In Chicago, Christy Gutowski, who typically writes about child welfare, criminal and social justice topics for the Tribune, is now the paper’s lead reporter on its ever-expanding obits team.
“I don’t view it as a typical obit with a set template,” she said. “I am writing a life story to ensure history properly remembers someone’s loved one. They are not a statistic or data point.”
Gutowski said the obit effort accomplishes three goals: honor the victim, comfort the victim’s family, and help the public to fully understand the human toll of this health crisis. “This is an important public service,” she said. “I feel that I, in a small way, am making a positive contribution at such a difficult, important time in the world.”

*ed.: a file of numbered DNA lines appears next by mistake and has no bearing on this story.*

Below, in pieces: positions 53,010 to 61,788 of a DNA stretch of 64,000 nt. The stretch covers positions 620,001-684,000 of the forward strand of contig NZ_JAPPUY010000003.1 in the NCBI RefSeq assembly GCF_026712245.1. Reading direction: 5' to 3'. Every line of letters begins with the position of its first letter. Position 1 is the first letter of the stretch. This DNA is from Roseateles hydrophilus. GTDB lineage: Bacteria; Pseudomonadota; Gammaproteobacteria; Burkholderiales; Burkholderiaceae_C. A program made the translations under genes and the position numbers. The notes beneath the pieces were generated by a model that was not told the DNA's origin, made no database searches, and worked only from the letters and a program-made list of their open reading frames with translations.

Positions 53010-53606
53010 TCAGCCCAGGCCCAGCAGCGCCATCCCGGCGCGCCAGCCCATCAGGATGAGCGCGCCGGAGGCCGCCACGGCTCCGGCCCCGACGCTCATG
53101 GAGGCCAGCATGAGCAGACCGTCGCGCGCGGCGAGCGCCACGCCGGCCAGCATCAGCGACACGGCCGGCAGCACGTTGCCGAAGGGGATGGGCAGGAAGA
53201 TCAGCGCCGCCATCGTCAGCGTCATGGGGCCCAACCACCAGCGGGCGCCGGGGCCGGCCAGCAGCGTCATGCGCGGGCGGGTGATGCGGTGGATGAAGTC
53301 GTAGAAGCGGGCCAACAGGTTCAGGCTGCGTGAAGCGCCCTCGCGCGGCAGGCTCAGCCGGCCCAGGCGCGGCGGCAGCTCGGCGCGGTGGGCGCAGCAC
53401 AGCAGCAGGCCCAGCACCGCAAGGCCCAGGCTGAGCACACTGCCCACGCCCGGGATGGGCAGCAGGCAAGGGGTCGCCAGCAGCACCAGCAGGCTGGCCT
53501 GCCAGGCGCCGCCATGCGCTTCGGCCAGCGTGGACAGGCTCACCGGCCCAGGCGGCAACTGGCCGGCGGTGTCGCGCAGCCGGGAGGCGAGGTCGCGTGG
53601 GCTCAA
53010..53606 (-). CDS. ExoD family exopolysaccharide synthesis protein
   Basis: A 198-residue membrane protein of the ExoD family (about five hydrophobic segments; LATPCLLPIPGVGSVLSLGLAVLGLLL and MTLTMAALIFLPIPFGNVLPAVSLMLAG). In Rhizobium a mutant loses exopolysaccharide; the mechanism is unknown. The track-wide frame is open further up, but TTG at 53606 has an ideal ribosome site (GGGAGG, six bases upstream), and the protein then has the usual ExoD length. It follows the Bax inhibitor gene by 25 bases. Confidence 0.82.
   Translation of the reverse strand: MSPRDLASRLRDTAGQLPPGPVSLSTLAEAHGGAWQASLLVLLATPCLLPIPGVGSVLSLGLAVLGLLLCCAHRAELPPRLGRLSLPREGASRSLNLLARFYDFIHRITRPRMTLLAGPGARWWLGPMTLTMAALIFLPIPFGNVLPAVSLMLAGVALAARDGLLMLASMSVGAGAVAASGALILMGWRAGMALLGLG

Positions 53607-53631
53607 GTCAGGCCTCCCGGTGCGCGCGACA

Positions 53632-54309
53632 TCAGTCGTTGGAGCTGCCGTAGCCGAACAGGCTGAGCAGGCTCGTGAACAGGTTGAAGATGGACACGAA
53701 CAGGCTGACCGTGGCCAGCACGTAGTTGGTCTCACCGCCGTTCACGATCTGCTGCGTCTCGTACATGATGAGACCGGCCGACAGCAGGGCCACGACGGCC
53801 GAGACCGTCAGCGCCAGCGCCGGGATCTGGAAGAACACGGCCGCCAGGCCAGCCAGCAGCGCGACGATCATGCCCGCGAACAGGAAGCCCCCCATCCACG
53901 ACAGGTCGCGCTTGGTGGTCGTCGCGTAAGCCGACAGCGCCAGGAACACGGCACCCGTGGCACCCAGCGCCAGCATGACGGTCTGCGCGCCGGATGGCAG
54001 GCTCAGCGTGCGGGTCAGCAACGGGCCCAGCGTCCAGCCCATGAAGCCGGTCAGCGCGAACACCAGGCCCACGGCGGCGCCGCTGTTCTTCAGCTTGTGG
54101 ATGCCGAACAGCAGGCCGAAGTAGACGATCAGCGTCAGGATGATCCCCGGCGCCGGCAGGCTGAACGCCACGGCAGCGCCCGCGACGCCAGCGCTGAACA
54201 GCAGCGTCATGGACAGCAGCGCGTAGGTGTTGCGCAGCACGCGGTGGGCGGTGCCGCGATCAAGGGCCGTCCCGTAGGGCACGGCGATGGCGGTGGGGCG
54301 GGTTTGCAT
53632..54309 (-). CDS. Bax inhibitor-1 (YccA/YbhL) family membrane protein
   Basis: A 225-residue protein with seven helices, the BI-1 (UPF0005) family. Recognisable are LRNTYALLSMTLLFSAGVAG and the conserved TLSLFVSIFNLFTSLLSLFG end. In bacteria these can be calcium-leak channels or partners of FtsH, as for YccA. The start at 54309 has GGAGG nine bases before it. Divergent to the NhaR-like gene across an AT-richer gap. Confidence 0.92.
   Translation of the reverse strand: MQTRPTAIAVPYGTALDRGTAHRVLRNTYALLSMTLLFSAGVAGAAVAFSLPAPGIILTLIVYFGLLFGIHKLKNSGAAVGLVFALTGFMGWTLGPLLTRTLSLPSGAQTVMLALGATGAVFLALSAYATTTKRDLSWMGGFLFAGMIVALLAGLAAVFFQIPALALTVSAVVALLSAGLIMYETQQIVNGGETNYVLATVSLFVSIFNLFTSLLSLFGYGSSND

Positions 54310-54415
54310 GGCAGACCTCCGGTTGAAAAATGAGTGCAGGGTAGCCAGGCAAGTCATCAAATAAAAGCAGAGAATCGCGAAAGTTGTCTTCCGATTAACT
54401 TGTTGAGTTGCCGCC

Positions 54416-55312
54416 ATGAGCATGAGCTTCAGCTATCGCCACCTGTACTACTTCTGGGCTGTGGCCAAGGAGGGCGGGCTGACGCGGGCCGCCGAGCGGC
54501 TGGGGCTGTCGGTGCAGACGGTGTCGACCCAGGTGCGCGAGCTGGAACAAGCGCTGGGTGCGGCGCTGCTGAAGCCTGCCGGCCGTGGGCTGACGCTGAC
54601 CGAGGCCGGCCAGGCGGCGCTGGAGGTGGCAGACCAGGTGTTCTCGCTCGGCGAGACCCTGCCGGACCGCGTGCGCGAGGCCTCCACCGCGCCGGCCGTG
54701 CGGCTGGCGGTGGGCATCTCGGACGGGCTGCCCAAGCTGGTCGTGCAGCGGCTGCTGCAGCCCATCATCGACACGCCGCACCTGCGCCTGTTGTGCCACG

Redeploying staff….what’s left of it
The obits team has also expanded in New Orleans, a metro area especially hard-hit by the virus. “We have redeployed staff to handle the increase in volume, and they have done a great job under difficult circumstances for us and for Louisiana,” said Peter Kovacs, editor of The Advocate in Baton Rouge, which serves both metro areas.
The circumstances are distressing within newsrooms, too, where reporters have grown accustomed to doing more with less after years of cutbacks and layoffs. Now shuttered businesses are pulling their advertising and pushing media companies to institute pay cuts, furloughs and layoffs at newspapers across the country.
At The Tampa Bay Times, where 11 journalists were laid off in March, enterprise editor Maria Carrillo said rotating reporters are working on a section titled “The Floridians lost to the coronavirus.”